Edinburgh University is refusing to brand as exam cheats almost 120 computer science students, despite admitting they collaborated to a degree "beyond what is acceptable".
The university insisted it was upholding standards by revising marks and requiring resits, after an examiners' investigation revealed "significant parts" of students' work had been copied.
A university spokeswoman said: "Cheating is a word used in the press. We have never used that word. The board of examiners was investigating apparent similarities in practical exercises, and obviously something has occurred for which they feel penalties should be imposed."
The university used copying detection software and checked internal department student emails following concerns about a practical exercise undertaken by 91 first-year students. The inquiry was then extended to a further 26 students.
The departmental board of examiners found the students' work "showed a degree of collaboration beyond what is acceptable in exercises which are intended to be completed individually". All the students will have their marks reduced, and some will have to resit a theory examination.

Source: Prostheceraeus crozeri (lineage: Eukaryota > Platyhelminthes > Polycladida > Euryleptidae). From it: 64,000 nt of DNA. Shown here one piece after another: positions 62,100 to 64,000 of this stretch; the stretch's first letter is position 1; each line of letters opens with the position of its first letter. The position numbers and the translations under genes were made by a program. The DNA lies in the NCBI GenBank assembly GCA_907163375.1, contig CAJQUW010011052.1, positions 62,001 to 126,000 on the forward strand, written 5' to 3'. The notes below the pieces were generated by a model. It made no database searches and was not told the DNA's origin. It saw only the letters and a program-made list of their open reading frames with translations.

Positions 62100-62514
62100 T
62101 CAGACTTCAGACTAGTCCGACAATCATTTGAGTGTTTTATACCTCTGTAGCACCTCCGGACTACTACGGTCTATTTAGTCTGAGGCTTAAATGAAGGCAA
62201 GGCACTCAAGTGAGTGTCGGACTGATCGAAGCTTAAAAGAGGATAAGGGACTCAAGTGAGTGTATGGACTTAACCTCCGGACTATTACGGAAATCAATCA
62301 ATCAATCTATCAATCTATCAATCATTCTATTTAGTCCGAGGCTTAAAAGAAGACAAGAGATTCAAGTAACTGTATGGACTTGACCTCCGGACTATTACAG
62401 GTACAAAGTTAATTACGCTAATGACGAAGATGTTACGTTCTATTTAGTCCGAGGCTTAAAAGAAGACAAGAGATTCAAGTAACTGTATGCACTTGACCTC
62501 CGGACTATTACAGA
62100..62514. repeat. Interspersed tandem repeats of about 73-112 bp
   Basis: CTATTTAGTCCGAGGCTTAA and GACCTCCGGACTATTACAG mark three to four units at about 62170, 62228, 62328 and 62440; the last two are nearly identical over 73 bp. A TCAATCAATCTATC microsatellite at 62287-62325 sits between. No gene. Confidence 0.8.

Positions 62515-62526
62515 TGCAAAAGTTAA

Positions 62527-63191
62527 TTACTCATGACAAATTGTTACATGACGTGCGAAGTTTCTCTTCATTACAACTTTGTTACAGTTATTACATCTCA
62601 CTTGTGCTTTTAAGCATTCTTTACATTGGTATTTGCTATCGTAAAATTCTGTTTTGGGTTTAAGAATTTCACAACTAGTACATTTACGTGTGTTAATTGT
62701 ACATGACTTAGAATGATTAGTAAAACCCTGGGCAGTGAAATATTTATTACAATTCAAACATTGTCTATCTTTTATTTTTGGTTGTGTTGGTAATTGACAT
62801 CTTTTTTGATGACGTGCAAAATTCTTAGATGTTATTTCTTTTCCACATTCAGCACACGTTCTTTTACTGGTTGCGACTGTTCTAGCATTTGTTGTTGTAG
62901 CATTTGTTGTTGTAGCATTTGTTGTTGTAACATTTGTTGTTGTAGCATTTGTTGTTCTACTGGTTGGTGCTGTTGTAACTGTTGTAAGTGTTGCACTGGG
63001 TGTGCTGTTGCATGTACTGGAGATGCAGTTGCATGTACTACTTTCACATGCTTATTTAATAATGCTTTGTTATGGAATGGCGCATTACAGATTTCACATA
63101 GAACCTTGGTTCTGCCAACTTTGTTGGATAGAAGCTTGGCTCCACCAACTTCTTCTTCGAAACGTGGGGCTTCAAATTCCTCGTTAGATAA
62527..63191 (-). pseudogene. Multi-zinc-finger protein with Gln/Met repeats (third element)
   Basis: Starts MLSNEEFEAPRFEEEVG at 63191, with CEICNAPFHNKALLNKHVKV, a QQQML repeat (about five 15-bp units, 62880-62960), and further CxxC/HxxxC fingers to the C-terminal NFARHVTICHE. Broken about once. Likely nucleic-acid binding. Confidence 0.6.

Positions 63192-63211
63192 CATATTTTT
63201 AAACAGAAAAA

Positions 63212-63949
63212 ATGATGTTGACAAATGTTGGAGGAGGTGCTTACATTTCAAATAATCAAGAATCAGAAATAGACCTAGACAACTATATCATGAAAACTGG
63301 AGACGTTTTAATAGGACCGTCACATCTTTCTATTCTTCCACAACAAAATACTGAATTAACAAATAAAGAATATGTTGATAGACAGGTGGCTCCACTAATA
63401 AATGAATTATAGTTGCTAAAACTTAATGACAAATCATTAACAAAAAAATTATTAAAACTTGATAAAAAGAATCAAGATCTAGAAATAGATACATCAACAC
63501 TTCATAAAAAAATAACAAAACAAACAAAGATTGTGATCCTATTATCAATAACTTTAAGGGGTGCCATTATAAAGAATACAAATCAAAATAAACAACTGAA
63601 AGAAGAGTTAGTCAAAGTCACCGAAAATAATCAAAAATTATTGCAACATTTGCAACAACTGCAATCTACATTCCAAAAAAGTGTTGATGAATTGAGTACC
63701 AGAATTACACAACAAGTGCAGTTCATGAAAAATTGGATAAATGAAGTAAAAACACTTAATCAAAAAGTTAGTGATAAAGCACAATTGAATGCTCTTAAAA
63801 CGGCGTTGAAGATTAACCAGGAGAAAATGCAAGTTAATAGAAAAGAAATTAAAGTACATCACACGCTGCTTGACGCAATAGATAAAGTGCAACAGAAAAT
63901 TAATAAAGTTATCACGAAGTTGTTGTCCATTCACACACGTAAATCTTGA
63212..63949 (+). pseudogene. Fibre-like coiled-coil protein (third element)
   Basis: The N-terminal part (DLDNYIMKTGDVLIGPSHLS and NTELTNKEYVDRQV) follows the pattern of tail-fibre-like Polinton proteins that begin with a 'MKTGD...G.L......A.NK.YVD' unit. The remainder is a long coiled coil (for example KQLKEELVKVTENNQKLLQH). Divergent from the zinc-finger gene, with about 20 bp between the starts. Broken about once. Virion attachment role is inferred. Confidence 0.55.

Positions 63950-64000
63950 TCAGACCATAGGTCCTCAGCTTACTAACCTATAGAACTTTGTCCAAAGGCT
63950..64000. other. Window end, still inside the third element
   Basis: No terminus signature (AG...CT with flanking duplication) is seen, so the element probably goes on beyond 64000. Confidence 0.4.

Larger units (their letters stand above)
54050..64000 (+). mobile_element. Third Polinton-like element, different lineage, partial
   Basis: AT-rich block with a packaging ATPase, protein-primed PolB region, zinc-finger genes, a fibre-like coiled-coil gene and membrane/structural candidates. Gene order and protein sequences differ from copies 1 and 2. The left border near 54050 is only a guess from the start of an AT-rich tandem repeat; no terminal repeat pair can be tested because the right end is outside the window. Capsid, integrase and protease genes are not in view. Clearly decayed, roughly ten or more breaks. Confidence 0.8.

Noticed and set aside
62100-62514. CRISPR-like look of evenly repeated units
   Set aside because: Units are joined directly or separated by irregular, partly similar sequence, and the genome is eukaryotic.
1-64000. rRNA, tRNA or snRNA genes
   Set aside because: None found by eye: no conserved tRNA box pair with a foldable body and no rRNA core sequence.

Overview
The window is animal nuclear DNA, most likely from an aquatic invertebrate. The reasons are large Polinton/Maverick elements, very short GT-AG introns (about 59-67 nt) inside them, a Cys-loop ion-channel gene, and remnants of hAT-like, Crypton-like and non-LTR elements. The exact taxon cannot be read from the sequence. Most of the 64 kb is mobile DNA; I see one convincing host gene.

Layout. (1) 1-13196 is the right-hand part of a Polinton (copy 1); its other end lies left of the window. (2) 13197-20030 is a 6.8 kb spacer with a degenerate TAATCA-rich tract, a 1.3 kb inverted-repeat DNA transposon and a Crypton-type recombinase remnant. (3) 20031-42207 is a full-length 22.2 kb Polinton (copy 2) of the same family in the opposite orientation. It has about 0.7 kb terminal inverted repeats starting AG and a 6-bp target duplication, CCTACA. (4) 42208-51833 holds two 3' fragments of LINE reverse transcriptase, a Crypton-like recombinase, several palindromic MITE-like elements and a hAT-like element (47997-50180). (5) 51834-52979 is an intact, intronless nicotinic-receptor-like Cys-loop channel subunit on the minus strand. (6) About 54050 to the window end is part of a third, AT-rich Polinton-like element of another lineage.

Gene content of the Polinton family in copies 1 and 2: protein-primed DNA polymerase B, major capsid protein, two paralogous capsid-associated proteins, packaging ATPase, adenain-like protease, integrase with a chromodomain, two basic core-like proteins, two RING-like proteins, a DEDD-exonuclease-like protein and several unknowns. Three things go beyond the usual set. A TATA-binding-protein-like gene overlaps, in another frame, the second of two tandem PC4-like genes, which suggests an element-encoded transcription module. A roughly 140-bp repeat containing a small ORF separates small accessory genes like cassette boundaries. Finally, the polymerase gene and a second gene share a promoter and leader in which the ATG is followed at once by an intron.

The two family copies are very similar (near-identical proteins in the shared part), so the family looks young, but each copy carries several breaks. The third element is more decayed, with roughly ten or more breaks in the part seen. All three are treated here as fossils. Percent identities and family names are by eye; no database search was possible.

Email evidence revealed that "significant parts" of some students' solutions had been copied from or supplied to another student. These students will receive no marks and have this noted on their departmental records. A "small number" of students will be reported for breaching the university's code of discipline.
Edinburgh University's principal, Sir Stewart Sutherland, has said that the university's examination processes are academically rigorous, and the university takes the examination process very seriously.
The spokeswoman rejected the charge that Edinburgh was letting guilty students off the hook.
She said: "Penalties have been meted out. It is the decision of the board of examiners. These were felt the appropriate penalties to impose. The fact that the university has conducted the inquiry in such a painstaking way is clear evidence of our commitment to maintaining standards."
She acknowledged that students should be "well aware" of university and examination regulations.